Jenkins vs GitLab CI
No installation needed
GitLab CI ships with GitLab and is ready to use out of the box. The only thing you need to install is the GitLab Runner which processes the jobs.
Minimal build configuration
GitLab CI requires less configuration for your builds than a similar Jenkins setup. Your pipelines are defined in a versioned controlled yaml file that is easy to edit and extend while Jenkins uses a JSON-style format.
Both GitLab CI and Jenkins are extensible through an API or plugin system respectively, but GitLab's core CI feature set is more comprehensive than Jenkins.
You can set up your own GitLab Runner on virtually any Operating System and any Unix distribution, from Windows to FreeBSD and Kubernetes.
Built for containers and Docker
GitLab ships with its own Container Registry, CI Runner and is ready for a complete CI/CD container workflow. You can use any Docker image you like (even from private Container Registries) which means you can test and build on any programming language and framework.
GitLab CI/CD is Cloud Native, purpose built for the cloud model. GitLab ships with Red Hat OpenShift and Kubernetes support out of the box.
Scalable infrastructure built on Docker machine
Thanks to GitLab Runners being able to autoscale, your infrastructure can contain only as much build instances as necessary at anytime. Autoscale provides the ability to utilize resources in a more elastic and dynamic way. When this feature is enabled and configured properly, jobs are executed on machines created on demand something that also leads to reduced costs.
Out of the box setup of build environments
When you run GitLab on-premises, you must set up your own build environment by manually installing and configuring GitLab Runner. GitLab.com offers container-based shared Runners which you can use for your projects by choosing any Docker image you want. Installing the appropriate software for your project is up to you.
Environments and deployments
GitLab CI is capable of not only testing or building your projects, but also deploying them in your infrastructure, with the added benefit of giving you a way to track and rollback your deployments. You can always know what is currently being deployed or has been deployed on your servers.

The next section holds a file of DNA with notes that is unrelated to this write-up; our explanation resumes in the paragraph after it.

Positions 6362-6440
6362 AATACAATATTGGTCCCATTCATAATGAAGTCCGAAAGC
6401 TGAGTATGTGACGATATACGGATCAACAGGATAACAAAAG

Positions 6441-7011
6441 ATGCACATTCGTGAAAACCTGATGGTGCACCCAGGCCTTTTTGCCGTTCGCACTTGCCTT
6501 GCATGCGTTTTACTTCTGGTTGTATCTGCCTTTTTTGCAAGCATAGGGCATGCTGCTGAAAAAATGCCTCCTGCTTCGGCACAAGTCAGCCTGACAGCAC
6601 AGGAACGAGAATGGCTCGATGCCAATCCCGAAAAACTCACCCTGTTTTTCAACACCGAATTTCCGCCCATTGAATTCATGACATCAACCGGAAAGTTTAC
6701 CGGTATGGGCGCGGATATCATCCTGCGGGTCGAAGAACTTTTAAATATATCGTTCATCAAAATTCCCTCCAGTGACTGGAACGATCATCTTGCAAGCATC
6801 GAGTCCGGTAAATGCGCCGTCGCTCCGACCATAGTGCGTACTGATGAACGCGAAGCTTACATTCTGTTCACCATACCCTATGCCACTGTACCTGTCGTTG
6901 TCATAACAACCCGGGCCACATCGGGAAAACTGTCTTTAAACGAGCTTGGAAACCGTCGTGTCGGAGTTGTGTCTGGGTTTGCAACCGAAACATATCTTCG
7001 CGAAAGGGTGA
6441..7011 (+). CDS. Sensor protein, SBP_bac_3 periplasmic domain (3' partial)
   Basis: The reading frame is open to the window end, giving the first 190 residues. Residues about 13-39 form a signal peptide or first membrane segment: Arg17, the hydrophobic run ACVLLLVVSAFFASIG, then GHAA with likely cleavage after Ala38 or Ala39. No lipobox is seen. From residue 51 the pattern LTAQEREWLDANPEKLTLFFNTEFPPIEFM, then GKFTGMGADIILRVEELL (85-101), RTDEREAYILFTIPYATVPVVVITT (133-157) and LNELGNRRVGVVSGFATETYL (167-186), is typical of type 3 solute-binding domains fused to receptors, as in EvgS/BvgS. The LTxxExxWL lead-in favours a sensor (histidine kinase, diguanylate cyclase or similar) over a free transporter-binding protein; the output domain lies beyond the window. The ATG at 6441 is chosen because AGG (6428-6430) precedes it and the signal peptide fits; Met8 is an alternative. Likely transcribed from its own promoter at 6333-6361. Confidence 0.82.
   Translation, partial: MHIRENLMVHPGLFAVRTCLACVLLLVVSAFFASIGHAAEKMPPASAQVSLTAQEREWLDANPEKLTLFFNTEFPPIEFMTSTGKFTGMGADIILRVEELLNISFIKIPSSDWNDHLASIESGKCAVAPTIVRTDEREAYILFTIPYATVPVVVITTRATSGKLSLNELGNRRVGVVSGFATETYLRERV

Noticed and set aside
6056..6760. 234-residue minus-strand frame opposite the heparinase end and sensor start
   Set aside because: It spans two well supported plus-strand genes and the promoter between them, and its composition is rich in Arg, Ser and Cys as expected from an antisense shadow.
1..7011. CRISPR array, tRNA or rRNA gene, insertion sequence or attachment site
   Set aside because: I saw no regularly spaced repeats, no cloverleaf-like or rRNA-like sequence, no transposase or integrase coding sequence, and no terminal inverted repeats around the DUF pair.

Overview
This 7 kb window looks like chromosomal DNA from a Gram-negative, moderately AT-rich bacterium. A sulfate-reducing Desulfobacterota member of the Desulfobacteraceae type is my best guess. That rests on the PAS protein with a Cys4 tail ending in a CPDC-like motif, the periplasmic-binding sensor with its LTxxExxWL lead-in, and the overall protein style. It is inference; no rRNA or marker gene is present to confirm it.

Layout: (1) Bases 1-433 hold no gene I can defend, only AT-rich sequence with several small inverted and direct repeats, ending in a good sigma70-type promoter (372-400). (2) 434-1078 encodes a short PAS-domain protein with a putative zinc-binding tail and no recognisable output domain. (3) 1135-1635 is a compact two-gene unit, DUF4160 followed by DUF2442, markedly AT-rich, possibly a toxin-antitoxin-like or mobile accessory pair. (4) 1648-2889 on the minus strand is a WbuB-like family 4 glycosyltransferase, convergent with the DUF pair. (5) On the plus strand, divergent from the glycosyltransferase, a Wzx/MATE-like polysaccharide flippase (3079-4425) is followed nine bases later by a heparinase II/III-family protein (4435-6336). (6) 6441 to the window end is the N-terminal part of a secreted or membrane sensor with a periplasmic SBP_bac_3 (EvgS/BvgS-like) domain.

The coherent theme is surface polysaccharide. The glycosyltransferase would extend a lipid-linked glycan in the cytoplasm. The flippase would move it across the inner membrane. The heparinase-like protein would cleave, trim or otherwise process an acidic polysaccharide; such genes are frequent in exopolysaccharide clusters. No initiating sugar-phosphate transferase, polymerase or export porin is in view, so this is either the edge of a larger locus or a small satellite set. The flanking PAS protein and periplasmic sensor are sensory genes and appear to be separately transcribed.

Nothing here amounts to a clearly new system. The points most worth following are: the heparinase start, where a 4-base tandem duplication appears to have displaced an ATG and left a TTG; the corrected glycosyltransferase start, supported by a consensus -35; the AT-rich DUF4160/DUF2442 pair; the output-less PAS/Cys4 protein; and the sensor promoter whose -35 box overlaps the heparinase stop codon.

Preview your changes with Review Apps
With GitLab CI you can create a new environment for each one of your branches, speeding up your development process. Spin up dynamic environments for your merge requests with the ability to preview your branch in a live environment.
Comprehensive pipeline graphs
Pipelines can be complex structures with many sequential and parallel jobs. To make it a little easier to see what is going on, you can view a graph of a single pipeline and its status. Jenkins provides that ability only with an addition of a plugin.
With GitLab CI you can upload your job artifacts in GitLab itself without the need of an external service. Because of this, artifacts are also browsable through GitLabs's web interface. Travis CI relies on having an AWS S3 account in order to upload artifacts.
Scheduled triggering of pipelines
You can make your pipelines run on a schedule in a cron-like environment.
GitLab ships with Prometheus allowing you to monitor the performance of your deployed environments in Kubernetes without any additional setup.
Integrates with Cycle Analytics
GitLab CI integrates with GitLab Cycle Analytics allowing you see how much of your cycle time from idea to production is spent on development, testing and review.
Monitor Kubernetes deployments with Deploy Boards
GitLab Enterprise Edition Premium ships with Deploy Boards offering a consolidated view of the current health and status of each CI environment running on Kubernetes. The status of each pod of your latest deployment is displayed seamlessly within GitLab without the need to access Kubernetes.
Support for Canary Deployments monitoring
GitLab Enterprise Edition Premium can monitor your Canary Deployments when deploying your applications with Kubernetes.
Last updated: May 11, 2017 Download as PDF
Since GitLab fans wrote most of the text here there is a pro-GitLab bias. Nonetheless we try hard to ensure the comparisons are fair and factual. Please also add things that are great in other products but missing in GitLab. If you find something that is invalid, biased, missing, or out of date in the comparisons, please open a merge request for this website to correct it. As with all the pages on this website you can find where this page lives in the repository via the link in the footer. All names and logos are recognized trademarks of their respective owners.